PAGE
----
The statistical package IBM SPSS version 23.0 (IBM Corp., Armonk, NY, USA) was used for all analyses. Due to the large sample sizes, p-values < 0.001 were treated as significant.

3. Results

3.1. Profiles of High and Low Fibre Consumers

Among children, high fibre consumers were more likely to be male and older than low fibre consumers (Table 1). High fibre consumers had an energy intake that was nearly double that of low fibre consumers (10.6 ± 3.6 MJ vs. 5.7 ± 2.2 MJ) and a fibre intake more than three times higher than that of low fibre consumers (32.4 ± 8.1 g, vs. 9.6 ± 2.5 g). Fibre density increased with fibre intake, from 1.9 ± 0.7 g/MJ among low fibre consumers to 3.3 ± 1.0 g/MJ among high fibre consumers. Among children aged >10 years, almost half (47.8%) of low fibre consumers were under-reporters, compared to 2.9% of high fibre consumers.
Among adults, high fibre consumers were also more likely to be male than female, and there was no relationship with age (Table 1). High fibre consumers had a fibre intake almost four times higher than low fibre consumers (39.6 ± 10.8 g vs. 10.2 ± 3.0 g) and an energy intake that was almost double that of low fibre consumers (11.3 ± 3.8 MJ vs. 6.3 ± 2.7 MJ). Among high fibre consumers, fibre density was also double that of low fibre consumers (3.8 ± 1.4 g/MJ vs. 1.9 ± 1.3 g/MJ). Almost half (46.5%) of low fibre consumers were under-reporters, compared to 3.6% of high fibre consumers.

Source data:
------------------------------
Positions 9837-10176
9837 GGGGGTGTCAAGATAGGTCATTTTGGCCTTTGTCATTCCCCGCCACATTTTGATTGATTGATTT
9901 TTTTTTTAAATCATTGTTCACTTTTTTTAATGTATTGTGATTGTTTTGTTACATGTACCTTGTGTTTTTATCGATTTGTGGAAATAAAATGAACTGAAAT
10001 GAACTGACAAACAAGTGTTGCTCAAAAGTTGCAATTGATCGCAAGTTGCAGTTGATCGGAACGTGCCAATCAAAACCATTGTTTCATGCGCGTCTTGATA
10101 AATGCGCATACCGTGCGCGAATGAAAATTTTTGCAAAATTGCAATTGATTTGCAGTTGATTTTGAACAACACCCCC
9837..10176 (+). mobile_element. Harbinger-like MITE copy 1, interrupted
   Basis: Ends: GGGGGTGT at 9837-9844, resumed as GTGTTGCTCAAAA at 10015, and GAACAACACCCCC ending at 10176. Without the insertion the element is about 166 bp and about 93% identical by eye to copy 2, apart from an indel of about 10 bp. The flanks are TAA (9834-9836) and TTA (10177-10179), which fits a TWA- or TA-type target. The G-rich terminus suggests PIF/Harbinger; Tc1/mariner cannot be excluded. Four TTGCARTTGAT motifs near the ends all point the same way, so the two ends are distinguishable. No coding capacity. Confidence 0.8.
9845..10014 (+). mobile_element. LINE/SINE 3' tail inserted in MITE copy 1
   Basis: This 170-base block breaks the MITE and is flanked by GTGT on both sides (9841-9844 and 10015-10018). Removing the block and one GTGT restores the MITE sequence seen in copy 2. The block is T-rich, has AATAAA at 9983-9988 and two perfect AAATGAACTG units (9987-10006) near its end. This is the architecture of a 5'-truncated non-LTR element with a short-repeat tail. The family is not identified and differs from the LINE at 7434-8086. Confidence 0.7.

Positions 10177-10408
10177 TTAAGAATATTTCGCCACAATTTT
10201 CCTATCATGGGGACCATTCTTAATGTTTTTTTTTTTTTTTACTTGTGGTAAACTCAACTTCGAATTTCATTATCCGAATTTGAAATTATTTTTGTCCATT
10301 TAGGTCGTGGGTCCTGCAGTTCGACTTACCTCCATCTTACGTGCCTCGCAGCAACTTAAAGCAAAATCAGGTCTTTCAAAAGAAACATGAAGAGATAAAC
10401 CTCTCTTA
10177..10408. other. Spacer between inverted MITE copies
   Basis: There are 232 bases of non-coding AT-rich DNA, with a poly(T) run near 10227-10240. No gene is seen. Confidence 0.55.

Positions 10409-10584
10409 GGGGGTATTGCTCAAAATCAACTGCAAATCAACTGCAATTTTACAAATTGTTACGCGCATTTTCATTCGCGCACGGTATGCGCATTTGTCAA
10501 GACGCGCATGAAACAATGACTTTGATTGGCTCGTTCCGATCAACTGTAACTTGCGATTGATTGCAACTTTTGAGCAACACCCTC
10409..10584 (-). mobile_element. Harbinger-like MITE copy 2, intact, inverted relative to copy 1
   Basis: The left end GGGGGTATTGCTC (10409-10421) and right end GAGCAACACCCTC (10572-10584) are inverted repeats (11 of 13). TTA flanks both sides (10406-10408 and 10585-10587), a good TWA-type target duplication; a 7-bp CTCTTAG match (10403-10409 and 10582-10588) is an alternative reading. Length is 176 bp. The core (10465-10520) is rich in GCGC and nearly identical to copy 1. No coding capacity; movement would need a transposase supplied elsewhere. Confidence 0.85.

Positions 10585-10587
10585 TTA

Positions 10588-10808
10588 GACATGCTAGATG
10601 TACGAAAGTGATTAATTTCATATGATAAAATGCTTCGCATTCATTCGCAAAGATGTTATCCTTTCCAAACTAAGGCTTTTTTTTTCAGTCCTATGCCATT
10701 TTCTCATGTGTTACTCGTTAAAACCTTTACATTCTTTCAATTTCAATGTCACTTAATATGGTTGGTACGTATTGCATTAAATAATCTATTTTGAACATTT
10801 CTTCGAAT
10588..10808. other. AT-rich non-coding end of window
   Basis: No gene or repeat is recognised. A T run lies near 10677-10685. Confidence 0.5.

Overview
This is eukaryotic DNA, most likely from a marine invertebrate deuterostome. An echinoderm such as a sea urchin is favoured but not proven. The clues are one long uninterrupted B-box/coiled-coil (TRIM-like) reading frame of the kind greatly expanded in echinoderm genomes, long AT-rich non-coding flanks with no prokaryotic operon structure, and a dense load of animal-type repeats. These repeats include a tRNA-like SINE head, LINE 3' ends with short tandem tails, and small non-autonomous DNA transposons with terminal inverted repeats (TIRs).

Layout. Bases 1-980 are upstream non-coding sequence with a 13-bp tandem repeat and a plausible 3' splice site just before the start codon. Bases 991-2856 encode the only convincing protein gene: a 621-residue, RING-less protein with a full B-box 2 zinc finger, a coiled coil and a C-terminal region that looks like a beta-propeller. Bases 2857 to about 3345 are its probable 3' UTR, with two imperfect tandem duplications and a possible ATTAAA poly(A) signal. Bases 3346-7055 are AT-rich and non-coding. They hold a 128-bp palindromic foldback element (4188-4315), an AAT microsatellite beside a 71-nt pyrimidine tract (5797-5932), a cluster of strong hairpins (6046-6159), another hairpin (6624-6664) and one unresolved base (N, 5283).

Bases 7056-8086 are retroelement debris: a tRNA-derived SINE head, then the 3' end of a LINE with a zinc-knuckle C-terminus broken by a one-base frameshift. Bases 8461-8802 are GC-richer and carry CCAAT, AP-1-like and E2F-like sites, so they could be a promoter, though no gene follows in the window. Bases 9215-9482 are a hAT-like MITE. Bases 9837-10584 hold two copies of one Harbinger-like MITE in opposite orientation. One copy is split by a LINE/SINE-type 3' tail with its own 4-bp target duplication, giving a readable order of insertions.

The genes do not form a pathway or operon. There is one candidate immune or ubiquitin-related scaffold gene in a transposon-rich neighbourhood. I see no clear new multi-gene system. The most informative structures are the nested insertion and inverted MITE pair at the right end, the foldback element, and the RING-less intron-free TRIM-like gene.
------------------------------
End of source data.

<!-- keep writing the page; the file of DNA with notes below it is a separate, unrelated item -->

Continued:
Among both children and adults, high fibre consumers had a lower daily intake of total and saturated fat, and added and free sugars, compared to low fibre consumers (Table S1). High fibre consumers had a higher daily intake of carbohydrates and all micronutrients analysed apart from sodium, niacin, and, among children, calcium.

3.2. Relationship of Fibre Intake with Intake of the Five Food Groups and Discretionary Foods and Beverages

The mean daily intakes of the Five Food Groups and discretionary foods and beverages adjusted for energy intake and categorized by quartile of fibre intake are shown in Figure 1 and Figure 2. Among both children and adults, as fibre intake increased, so did the energy-adjusted intake of the grain (cereal) food, fruit, and vegetable food groups, whilst discretionary intake decreased (p < 0.001). High fibre consumers had an additional two serves of grain (cereal) foods compared to low fibre consumers for both children (5.7 serves vs. 3.4 serves) and adults (5.8 serves, vs. 3.4 serves); an additional two serves of fruit; and four times the number of daily vegetables serves. Refined grain intake was similar across fibre quartiles for both adults and children, but high fibre consumers had eight times the number of daily serves of wholegrain compared to low fibre consumers in children, and more than six times as many serves in adults. Among both children and adults, discretionary intake was more than 40% lower among high fibre consumers compared to low fibre consumers. There were no differences in intakes of dairy and alternatives or meat and alternatives.

3.3. Relationship of Fibre Intake with Food Choices: Major Food Groups